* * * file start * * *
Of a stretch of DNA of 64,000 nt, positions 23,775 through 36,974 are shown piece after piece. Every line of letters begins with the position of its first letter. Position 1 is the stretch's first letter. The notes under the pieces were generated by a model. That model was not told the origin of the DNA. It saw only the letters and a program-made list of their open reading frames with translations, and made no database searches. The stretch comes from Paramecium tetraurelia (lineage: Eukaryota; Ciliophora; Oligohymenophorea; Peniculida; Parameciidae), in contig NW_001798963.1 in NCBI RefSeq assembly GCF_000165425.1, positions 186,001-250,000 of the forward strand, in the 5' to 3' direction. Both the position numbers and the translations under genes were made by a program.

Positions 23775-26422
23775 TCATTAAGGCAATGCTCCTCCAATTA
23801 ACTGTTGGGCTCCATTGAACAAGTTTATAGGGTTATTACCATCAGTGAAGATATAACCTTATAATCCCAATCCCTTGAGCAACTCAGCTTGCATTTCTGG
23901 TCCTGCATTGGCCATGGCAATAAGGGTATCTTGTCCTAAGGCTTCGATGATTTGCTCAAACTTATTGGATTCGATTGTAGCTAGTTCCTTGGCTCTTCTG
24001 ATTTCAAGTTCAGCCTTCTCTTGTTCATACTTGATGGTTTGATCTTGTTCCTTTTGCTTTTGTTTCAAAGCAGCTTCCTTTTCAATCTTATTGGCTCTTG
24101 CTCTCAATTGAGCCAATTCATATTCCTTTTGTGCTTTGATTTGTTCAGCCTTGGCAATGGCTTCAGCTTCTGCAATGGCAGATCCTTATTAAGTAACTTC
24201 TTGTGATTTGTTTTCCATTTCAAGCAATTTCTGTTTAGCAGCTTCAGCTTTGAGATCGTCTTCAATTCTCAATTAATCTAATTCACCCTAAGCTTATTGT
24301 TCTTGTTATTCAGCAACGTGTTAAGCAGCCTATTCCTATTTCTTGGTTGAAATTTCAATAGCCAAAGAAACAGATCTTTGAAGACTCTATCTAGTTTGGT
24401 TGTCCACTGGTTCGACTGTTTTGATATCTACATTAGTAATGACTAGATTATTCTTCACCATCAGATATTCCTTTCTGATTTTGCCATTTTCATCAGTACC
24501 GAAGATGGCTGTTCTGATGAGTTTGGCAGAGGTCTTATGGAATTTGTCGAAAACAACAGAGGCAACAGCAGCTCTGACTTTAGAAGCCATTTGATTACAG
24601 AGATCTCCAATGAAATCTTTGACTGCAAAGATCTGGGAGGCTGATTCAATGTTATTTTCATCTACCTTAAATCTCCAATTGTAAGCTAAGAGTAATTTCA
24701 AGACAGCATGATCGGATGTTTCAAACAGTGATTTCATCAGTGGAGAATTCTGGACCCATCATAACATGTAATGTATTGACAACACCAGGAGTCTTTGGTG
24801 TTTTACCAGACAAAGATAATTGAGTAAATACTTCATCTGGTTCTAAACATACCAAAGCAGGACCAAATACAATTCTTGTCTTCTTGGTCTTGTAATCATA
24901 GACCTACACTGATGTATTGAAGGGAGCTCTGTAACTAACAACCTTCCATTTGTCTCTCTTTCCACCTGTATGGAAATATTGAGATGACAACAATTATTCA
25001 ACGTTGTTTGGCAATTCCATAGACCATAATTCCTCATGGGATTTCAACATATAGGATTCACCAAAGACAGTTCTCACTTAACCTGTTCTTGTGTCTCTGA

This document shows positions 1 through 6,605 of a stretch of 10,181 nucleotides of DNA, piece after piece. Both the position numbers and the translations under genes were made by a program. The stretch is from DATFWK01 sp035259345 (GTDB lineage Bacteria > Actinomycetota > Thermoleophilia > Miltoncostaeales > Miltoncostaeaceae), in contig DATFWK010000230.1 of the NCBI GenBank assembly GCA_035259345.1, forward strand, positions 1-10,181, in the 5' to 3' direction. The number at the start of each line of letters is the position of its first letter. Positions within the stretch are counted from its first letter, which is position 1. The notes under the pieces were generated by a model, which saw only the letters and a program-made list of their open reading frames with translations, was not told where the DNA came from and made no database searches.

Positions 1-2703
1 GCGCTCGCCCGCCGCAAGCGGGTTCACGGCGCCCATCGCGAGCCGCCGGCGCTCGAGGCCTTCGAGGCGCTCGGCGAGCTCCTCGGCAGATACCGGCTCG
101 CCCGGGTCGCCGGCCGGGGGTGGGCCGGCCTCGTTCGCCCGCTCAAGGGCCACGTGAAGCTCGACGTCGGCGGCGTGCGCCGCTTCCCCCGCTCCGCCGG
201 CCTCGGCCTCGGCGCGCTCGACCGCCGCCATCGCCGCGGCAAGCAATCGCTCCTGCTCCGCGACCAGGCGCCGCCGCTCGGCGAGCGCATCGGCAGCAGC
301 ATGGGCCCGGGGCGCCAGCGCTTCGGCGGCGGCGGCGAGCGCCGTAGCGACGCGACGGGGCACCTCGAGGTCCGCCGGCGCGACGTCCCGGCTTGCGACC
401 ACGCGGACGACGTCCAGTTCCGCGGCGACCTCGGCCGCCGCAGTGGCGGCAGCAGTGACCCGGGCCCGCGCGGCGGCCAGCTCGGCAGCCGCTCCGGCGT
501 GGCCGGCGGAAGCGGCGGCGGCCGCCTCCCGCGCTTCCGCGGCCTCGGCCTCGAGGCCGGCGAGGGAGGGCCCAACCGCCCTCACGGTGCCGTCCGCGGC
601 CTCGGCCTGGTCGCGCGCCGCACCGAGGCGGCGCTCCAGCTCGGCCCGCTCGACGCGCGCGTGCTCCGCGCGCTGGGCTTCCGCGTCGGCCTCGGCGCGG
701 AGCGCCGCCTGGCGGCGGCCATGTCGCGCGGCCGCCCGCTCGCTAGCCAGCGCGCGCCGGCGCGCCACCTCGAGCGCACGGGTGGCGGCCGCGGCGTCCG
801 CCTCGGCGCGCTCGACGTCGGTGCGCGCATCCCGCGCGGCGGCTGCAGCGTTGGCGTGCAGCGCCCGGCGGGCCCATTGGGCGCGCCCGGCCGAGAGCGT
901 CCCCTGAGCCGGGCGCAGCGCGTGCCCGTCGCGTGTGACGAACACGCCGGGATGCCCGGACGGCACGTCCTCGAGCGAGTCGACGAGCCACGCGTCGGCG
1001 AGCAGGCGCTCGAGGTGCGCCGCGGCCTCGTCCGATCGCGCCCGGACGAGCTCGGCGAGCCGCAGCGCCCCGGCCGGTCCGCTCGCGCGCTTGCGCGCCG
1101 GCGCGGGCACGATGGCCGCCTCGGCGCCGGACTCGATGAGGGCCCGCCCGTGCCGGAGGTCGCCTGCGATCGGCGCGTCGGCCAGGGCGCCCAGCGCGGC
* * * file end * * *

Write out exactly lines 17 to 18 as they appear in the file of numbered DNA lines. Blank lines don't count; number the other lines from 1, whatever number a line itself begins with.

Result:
This document shows positions 1 through 6,605 of a stretch of 10,181 nucleotides of DNA, piece after piece. Both the position numbers and the translations under genes were made by a program. The stretch is from DATFWK01 sp035259345 (GTDB lineage Bacteria > Actinomycetota > Thermoleophilia > Miltoncostaeales > Miltoncostaeaceae), in contig DATFWK010000230.1 of the NCBI GenBank assembly GCA_035259345.1, forward strand, positions 1-10,181, in the 5' to 3' direction. The number at the start of each line of letters is the position of its first letter. Positions within the stretch are counted from its first letter, which is position 1. The notes under the pieces were generated by a model, which saw only the letters and a program-made list of their open reading frames with translations, was not told where the DNA came from and made no database searches.

Positions 1-2703